What’s Right for Me? Clinical Counseling Versus School Counseling
May 8, 2015
If you are deciding between a school counseling degree and a clinical counseling degree, the difference is in the details. There is a fine line between the career paths, and the following comparisons highlight the differentiators to help you make your final decision easier.
For both careers, you will invest about the same amount of time and field training experience. The skillset needed for success in each field is much the same, and both school and clinical counseling require that you earn a graduate degree and acquire proper licensing. The projected job growth is also similar.
While both careers require a graduate degree and similar courses in basic counseling skills, the differences are in the coursework and focus. Students in school counseling may target specific issues—educational, developmental, and behavioral—appropriate and relevant to a specific age range while clinical counseling students may focus on varying therapy styles, methods, and techniques.
School and clinical counselors are trained in communication, listening, and interpersonal skills to strengthen the therapist-client relationship and to ensure they are empathetic and compassionate toward their clients.
These shared elements make the decision between school counseling and clinical counseling a difficult one. To get you closer to making a definite decision, ask yourself the following questions.
Whom Do You Want to Work With?
Like their job title indicates, school counselors work primarily with students and parents in a school environment. If your dream clients are students, a school counseling degree is for you.
On the other hand, students who graduate with clinical counseling degrees can work as clinical therapists and mental health counselors. The degree allows you to work with individuals and groups, including children, adults, older adults, couples, families, and organizations. If you are interested in supporting people of diverse ages, backgrounds, and problems, consider a clinical counseling degree.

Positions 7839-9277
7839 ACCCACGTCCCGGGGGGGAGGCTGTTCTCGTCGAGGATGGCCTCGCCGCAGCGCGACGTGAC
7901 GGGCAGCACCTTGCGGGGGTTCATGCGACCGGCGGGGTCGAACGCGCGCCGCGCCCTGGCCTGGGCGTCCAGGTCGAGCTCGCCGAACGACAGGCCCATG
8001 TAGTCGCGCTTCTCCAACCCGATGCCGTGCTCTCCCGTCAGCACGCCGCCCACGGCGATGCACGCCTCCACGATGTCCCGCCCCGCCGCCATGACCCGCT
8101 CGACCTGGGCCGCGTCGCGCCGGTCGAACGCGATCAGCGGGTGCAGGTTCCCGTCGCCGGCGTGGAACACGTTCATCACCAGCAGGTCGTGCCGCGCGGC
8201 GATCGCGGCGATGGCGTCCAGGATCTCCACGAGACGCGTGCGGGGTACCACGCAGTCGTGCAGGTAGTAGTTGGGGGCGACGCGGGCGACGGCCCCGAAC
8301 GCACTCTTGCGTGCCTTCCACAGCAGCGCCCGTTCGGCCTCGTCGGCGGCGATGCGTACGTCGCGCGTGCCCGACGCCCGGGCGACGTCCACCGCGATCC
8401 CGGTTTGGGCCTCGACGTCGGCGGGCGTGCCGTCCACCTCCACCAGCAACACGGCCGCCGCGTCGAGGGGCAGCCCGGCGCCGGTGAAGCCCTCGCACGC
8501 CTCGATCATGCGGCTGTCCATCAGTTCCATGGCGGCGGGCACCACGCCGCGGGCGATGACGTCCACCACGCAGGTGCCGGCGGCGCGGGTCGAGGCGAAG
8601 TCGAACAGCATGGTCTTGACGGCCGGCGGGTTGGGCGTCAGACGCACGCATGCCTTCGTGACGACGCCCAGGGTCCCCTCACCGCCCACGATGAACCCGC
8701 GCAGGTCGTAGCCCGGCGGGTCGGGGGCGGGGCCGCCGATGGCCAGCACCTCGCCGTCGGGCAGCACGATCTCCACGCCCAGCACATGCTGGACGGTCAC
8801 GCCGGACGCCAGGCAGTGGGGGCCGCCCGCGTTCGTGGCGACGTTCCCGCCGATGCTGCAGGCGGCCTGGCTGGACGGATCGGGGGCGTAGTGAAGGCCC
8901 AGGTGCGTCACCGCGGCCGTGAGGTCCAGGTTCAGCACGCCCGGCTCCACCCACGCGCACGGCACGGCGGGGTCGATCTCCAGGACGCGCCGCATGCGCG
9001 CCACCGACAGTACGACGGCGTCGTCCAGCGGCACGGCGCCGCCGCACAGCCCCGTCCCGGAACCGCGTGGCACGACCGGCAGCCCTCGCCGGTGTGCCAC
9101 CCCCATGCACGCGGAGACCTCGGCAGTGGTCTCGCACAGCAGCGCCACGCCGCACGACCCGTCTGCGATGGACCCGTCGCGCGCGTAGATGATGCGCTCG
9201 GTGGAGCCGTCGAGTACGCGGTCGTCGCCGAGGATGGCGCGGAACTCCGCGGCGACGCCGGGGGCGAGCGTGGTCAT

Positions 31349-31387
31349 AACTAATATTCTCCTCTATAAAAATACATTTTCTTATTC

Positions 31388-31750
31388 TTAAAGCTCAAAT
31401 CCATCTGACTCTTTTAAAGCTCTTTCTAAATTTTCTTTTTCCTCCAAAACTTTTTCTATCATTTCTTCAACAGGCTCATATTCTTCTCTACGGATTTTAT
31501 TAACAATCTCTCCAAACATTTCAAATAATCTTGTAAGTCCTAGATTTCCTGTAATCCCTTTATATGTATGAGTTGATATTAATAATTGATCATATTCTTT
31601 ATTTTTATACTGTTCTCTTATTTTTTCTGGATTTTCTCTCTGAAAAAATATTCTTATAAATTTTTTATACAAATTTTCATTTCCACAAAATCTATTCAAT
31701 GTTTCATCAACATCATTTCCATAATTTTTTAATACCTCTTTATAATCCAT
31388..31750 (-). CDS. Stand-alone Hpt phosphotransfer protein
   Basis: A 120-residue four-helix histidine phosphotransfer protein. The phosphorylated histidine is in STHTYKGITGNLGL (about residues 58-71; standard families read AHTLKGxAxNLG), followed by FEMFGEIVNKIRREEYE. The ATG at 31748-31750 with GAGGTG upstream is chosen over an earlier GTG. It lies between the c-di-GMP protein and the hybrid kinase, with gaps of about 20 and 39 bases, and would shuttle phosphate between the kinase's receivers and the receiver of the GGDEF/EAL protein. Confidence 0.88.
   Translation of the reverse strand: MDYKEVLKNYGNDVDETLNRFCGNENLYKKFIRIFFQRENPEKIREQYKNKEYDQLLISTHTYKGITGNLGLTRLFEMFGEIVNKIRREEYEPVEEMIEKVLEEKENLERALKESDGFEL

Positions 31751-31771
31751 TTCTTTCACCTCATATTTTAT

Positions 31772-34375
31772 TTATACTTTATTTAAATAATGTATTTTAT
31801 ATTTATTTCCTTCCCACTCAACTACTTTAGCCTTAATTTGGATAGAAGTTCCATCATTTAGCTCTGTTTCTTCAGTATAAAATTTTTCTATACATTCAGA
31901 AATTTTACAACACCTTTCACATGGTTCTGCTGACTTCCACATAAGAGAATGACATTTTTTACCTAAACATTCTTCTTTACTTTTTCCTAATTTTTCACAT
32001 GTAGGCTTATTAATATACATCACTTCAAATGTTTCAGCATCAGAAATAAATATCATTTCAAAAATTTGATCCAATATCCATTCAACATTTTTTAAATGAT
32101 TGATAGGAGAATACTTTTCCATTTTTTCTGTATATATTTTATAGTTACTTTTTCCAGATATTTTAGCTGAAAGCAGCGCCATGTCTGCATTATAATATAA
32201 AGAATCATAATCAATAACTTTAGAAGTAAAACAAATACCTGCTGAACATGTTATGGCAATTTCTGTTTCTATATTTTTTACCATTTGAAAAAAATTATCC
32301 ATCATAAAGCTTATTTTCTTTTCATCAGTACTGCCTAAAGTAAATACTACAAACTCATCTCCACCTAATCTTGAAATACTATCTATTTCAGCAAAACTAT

What Do You Want to Be Doing?
School counselors mentor and counsel students on a range of issues from schoolwork to social, behavioral, psychological, and emotional problems, such as bullying, substance abuse, and low self-esteem. They can also help with class scheduling as well as career and education goals and are trained to administer tests and identify and counsel students with special needs. Additionally, school counselors often work with parents, teachers, and school administration for the betterment of their students. The ability to facilitate, lead, and collaborate with other adults is essential.
In comparison, clinical counselors identify, assess the severity of, and treat a person’s symptoms and specific needs whether emotional, social, mental, or addiction related. They are also responsible for monitoring their client’s progress, collaborating with other staff members, creating and following treatment plans, and making referrals. Lesser-known duties for clinical counselors with a private practice include marketing, bookkeeping, and collecting payments.
When and Where Do You Want to Work?
Clinical counselors and school counselors both have the ability to work full time. School counselors, however, are usually off during summer vacation and other school holidays. Clinical counselors may work evenings and weekends to accommodate clients who work regular hours.
You will find school counselors in public and private schools as well as community colleges, universities, and even prisons. While clinical counselors can work in schools, you will also find them in community centers, mental health institutes, hospitals, outreach and social services agencies as well as in private practices.
School counselors and clinical counselors have similar educational backgrounds, salaries, and skillsets, but practice in different environments. Deciding whom your clients will be, what you will be doing, and where you want to work are the keys to deciding between these two counseling career paths. For those interested in pursuing either career path, an advanced degree is necessary for practice. Counseling@Northwestern’s Master of Arts in Counseling Program prepares students for a broad range of careers in the counseling field.